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Iran's chief prosecutor, Gholamhossein Mohseni Ejei, says 14 men have been arrested and charged over an alleged gang rape at a party near the central city of Isfahan last month, RFE/RL's Radio Farda reports.

The men allegedly crashed a party in the city of Khomeini Shahr late last month, locked all the men in a room, and raped the women attending the party.

Colonel Hossein Hosseinzadeh, chief of the police department's detectives bureau in Isfahan, was quoted in Iranian media as saying, "If the women at the party had worn their hijab properly, they might not have been persecuted."

Sociologist Mehrdad Darvishpour told Radio Farda on June 13 that the police are in no position to make such a judgment or to say who is responsible for the crimes.

He said that such comments by a police official send a negative message. "The police blatantly tell women that in the event they are raped, they will have no support," Darvishpour said, "and it tells men that they are allowed to rape any woman whose dress they find 'tempting' and whose hijab is not as the police would like it to be."

The leader of Friday Prayers in Khomeini Shahr also criticized the women who attended the party, saying those who were raped had "provoked" men by "drinking wine and dancing," and adding that their "crimes" should also be investigated.

A "moral security" campaign directed against the "improper" wearing of the hijab was launched in Tehran on June 13.

Police deputy commander Ahmad Reza Radan said that his forces would patrol the city and take action against women who wear tight clothes or whose hair is visible from under their head scarf, as well as those who walk dogs or are guilty of "noise pollution."
Yevhen Zakharov of the Ukrainian Human Rights Union
KYIV -- Ukrainian rights activists have called on "democratic countries" to introduce sanctions against Ukrainian officials that they claim are involved in human rights violations, RFE/RL's Ukrainian Service reports.

Yevhen Zakharov, a member of the Ukrainian Human Rights Union, told RFE/RL on June 10 that a refusal by "democratic countries" to issue visas to Ukrainian officials implicated in infringing human rights, as well as freezing their assets abroad, could help end what he called "human rights violations" and "political persecution" in Ukraine.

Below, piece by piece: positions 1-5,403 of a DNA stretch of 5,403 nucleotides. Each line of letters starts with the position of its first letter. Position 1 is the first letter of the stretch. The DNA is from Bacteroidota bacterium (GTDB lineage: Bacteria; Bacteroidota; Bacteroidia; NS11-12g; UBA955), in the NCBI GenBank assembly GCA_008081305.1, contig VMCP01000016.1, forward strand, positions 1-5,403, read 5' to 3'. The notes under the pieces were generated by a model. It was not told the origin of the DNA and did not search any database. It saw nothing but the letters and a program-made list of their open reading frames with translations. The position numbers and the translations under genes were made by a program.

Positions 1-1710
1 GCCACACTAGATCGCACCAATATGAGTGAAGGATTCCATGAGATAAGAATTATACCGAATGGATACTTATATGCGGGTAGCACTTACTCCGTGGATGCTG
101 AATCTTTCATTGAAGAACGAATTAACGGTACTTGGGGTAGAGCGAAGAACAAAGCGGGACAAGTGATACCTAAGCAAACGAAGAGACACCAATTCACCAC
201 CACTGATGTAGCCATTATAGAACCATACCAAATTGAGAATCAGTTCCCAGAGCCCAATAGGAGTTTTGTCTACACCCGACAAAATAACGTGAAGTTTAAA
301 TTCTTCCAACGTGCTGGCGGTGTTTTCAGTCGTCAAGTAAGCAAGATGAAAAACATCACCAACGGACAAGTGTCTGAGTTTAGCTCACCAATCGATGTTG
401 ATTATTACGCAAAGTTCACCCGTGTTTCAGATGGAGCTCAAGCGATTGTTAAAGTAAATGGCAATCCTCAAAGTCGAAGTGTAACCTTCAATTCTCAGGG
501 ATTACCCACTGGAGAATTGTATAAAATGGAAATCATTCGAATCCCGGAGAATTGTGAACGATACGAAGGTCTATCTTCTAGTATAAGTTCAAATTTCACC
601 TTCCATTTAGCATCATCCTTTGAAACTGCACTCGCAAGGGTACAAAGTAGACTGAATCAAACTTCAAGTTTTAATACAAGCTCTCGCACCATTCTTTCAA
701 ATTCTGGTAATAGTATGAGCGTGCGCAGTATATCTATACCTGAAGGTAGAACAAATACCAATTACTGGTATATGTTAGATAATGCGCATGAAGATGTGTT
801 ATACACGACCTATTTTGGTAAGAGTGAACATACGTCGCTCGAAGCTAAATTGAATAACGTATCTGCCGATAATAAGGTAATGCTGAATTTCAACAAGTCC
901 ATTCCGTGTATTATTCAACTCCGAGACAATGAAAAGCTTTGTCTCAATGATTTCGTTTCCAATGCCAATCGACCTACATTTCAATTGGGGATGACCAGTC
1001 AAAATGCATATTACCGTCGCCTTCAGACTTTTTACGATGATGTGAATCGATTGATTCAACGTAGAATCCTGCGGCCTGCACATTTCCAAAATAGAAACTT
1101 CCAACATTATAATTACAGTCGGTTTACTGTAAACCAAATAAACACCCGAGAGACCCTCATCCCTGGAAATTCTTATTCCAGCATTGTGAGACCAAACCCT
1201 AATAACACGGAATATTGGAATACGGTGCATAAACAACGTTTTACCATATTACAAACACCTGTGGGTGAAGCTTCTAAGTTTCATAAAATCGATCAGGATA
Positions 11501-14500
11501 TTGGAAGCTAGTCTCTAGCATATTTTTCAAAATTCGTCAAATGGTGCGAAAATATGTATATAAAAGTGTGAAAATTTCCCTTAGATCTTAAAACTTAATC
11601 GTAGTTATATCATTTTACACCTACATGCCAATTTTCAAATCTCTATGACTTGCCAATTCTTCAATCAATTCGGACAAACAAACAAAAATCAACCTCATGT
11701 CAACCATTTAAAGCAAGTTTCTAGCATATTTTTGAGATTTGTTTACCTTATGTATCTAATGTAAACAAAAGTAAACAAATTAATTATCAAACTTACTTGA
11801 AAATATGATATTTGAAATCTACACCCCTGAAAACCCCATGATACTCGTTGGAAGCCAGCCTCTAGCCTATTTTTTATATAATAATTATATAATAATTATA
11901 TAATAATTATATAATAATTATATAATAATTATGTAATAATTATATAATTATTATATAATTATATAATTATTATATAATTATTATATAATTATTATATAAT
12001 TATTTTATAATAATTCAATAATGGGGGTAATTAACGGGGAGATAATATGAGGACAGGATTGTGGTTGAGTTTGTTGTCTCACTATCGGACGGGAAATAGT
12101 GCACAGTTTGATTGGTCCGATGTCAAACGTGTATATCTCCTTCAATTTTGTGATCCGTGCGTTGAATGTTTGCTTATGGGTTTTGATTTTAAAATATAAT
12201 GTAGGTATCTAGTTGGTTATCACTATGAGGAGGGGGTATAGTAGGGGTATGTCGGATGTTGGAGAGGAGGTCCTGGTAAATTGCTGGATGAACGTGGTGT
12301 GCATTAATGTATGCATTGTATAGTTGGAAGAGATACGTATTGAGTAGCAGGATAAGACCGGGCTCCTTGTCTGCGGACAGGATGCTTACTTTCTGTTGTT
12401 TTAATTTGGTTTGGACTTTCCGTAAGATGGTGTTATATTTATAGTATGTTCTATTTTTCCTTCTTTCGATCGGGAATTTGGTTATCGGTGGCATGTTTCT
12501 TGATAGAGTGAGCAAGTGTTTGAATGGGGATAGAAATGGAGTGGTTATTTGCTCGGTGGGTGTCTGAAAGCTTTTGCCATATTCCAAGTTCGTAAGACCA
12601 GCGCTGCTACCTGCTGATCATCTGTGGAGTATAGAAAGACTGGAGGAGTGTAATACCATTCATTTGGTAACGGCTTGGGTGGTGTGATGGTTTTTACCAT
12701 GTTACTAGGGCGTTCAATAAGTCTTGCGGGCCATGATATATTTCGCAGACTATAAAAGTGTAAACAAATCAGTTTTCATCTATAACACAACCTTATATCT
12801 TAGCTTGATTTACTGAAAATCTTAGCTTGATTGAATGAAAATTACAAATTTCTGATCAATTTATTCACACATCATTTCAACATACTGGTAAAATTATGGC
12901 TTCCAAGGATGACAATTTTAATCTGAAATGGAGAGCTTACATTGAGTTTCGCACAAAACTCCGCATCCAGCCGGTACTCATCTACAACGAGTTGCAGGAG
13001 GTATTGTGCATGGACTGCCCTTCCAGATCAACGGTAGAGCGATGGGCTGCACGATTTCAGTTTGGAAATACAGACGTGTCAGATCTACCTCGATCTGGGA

"One has to understand that in order to introduce such sanctions it is necessary to have clear evidence that political persecution took place," he said.

Meanwhile, opposition factions in the Ukrainian parliament are preparing their own appeal to Western countries regarding sanctions against government officials.

Taras Steskiv, a Ukrainian parliament deputy and member of the Our Ukraine-People's Self Defense faction, told RFE/RL on June 10 that the final decision on the appeal will be made this week.

According to "Ukrainska Pravda's" website, on the draft list of officials that the opposition wants to have sanctions brought against are the prosecutor-general, several of his subordinates, and a number of judges.

Hanna Herman, an adviser to President Viktor Yanukovych and head of the presidential administration's humanitarian department, compared the opposition initiative to tactics during "fascist times."

Writing in a blog titled "Segregation?" on June 10, Herman said the preparation of "blacklists" of officials who she said displease opposition leader and former Prime Minister Yulia Tymoshenko reminds her of "fascist methods" of segregation for different ethnic groups such as Jews and Roma.

On June 9, the European Parliament issued a resolution that warned Ukraine to stop using criminal law as an instrument of pressure on the opposition.

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"Watchdog" is a blog with a singular mission -- to monitor the latest developments concerning human rights, civil society, and press freedom. We'll pay particular attention to reports concerning countries in RFE/RL's broadcast region.


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